Here's the key question: Was there a way to cover the news in this liturgy without convincing the participants that these journalists just didn't care? Could the broadcasters have sat silently, making recordings of the prayers to mix with images of the candles, sanctuary and worshipers that were filmed later?

It's important for journalists to ask these questions. However, I think it's crucial that clergy and laypeople think about these issues, too.

Memories of that Charlotte night in flashed through my mind recently as I read media protocols written by leaders of some historic, conservative Episcopal parishes in Northern Virginia that are trying to leave the Episcopal Church because of longstanding disputes over church doctrine and sexual morality.

Days before a key round of voting, parish leaders stated: "Please note that leaders of The Falls Church ? will prohibit any journalist who is not a regular worshiper from filming, researching or seeking to interview clergy or congregants about their votes on church property or inside a church facility. Journalists seeking to interview clergy or congregants off church property are asked to respect their individual wishes about dealings with the media."

Wait, what did the word "researching" mean?

This worried me as a reporter who has, for several decades, tried to cover the complicated global fights among Anglicans. To be blunt, I worried that these church leaders would end up barring veteran religion reporters -- professionals whose faces they recognized -- from entering these services, while admitting less-experienced, and therefore anonymous, journalists.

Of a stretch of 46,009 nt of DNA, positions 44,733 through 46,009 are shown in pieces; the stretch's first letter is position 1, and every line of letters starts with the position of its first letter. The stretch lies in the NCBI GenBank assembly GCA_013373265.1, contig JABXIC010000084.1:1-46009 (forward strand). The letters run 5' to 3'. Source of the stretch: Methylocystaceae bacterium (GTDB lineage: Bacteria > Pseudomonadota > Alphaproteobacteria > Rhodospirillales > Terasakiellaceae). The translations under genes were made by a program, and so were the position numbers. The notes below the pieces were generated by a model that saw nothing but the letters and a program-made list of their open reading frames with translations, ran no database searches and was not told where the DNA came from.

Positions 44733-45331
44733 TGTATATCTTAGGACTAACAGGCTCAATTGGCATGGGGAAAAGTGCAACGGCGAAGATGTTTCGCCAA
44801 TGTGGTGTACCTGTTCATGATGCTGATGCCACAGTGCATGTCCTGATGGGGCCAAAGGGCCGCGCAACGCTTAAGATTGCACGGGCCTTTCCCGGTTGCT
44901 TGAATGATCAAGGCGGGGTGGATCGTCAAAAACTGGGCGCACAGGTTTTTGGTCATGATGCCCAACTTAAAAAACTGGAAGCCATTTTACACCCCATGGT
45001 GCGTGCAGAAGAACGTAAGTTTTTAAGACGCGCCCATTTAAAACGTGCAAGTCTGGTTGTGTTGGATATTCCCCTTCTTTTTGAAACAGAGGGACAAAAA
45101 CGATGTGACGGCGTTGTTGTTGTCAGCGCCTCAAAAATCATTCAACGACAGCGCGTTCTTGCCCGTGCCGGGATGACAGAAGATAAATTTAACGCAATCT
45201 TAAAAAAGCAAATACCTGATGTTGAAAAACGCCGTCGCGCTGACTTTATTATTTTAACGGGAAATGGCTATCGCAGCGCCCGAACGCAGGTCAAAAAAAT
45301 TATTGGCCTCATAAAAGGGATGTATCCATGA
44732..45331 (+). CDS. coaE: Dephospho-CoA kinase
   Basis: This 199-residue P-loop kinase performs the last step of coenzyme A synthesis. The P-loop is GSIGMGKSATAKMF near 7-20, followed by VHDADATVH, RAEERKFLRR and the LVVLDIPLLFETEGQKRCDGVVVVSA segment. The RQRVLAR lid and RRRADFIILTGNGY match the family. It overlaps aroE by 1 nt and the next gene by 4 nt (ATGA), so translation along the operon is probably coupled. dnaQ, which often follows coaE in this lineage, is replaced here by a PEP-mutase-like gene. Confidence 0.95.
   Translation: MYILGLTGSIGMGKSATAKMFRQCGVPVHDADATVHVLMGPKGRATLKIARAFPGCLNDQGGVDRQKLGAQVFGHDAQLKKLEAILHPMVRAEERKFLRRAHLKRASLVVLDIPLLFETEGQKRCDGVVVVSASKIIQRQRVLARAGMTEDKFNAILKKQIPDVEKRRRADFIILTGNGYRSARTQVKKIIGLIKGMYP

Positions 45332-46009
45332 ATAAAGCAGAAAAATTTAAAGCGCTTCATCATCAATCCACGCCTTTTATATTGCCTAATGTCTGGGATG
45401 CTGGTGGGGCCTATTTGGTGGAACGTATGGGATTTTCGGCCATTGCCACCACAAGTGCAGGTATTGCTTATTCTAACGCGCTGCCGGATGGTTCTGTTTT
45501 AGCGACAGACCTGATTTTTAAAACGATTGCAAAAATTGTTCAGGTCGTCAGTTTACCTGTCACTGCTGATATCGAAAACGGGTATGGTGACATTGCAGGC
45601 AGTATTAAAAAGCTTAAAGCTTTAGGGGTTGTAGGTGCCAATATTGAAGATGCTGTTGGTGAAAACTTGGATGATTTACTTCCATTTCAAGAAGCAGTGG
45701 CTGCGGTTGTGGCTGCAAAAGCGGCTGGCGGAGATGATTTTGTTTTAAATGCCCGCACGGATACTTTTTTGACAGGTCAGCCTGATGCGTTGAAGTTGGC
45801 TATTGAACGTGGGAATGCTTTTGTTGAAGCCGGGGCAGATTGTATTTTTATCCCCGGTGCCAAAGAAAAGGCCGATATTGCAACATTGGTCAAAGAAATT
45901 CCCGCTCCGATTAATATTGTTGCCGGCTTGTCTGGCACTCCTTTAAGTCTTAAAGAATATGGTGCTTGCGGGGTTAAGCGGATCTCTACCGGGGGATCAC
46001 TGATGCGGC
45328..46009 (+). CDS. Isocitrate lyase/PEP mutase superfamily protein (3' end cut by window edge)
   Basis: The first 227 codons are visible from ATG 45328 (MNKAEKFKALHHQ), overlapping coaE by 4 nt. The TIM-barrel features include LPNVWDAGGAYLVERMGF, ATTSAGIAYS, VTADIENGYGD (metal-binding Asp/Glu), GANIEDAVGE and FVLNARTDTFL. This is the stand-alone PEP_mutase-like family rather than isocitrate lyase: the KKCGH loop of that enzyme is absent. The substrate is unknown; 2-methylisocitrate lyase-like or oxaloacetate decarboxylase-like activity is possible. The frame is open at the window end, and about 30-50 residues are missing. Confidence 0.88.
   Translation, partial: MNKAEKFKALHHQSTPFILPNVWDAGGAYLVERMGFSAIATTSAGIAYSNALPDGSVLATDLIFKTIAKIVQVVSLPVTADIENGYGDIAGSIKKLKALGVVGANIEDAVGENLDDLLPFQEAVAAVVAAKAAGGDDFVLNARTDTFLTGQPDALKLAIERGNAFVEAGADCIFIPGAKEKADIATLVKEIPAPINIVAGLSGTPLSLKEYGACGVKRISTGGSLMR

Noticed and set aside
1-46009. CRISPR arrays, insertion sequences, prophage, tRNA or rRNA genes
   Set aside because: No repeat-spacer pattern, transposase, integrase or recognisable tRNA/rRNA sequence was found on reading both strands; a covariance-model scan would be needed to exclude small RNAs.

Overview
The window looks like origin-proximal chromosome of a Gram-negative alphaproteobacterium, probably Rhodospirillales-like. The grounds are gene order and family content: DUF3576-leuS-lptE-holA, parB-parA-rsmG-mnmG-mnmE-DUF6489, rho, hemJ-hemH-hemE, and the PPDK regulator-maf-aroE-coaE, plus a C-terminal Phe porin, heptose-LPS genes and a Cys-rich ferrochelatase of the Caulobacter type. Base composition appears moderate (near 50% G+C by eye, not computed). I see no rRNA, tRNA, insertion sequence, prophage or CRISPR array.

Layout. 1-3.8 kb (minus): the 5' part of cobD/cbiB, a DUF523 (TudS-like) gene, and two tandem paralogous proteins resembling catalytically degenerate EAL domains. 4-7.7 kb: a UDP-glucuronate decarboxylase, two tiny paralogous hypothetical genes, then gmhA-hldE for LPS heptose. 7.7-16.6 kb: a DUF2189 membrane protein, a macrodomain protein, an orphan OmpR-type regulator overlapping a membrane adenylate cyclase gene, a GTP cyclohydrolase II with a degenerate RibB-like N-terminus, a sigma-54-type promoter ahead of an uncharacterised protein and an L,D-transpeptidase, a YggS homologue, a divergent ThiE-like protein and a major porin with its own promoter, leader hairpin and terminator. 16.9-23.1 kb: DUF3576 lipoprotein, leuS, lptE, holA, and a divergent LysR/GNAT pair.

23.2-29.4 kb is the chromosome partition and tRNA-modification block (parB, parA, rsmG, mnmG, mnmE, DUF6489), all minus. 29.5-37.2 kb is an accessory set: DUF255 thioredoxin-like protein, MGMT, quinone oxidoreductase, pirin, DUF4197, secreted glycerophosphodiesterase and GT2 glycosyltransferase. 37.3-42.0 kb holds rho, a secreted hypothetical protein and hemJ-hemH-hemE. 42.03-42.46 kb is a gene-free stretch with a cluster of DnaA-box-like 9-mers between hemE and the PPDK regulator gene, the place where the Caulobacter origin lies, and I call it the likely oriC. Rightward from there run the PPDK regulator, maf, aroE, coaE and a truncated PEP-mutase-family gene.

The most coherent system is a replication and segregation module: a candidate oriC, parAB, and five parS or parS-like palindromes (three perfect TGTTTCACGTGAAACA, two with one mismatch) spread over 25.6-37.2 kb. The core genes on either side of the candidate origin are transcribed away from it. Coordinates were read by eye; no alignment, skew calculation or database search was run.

The good news is that these churches soon changed the ground rules after listening to the concerns of journalists. Media-savvy parish members made it clear they were not hiding and that they knew journalists needed some form of access.

There are lessons to be learned from these events.

One of the most crucial elements of journalism is the ability to hear words and then quote them accurately. This requires access. There are times when the sermons, prayers and scriptures included in worship services are vital elements of regional, national and global news stories.

Leaders of churches, temples and mosques must ask: How can reporters hear, record and report these words if they are not allowed polite access? How can they ?get? the religion in these stories if they are prevented from reporting the content of public events? Talking to people in the parking lot will not get you this theological content, other than through second-hand reports.

At the same time, there is no need for rude journalists to invade services and disturb the faithful. There is no need to badger worshipers who don't want to talk.

But if journalists -- including religion-beat professionals -- want to listen, it's in the long-range interests of honest, candid religious leaders to let them listen. Then journalists can leave the sanctuaries and talk to people who freely agree to talk.